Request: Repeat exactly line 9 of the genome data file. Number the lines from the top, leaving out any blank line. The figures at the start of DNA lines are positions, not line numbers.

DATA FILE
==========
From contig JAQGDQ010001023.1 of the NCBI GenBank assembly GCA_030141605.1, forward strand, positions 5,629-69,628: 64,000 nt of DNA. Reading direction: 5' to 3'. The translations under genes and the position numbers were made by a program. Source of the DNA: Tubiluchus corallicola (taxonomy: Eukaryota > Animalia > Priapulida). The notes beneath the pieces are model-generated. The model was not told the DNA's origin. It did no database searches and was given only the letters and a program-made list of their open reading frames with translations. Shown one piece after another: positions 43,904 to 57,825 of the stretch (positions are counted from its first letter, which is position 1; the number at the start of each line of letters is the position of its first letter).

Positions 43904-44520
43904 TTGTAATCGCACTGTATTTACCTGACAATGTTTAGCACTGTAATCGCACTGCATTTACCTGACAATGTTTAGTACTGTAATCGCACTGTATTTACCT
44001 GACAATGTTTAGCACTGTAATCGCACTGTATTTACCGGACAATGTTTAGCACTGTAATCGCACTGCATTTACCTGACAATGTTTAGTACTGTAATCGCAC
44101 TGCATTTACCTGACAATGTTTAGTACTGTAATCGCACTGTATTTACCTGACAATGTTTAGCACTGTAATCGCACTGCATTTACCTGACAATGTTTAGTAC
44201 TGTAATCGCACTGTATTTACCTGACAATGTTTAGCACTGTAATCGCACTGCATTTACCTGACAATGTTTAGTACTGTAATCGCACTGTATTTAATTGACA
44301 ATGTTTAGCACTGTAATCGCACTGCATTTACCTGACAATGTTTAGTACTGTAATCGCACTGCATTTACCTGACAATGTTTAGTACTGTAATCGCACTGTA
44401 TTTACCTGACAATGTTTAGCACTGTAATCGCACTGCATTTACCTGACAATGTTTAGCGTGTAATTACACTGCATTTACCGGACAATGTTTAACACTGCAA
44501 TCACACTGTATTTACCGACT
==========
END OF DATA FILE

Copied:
44501 TCACACTGTATTTACCGACT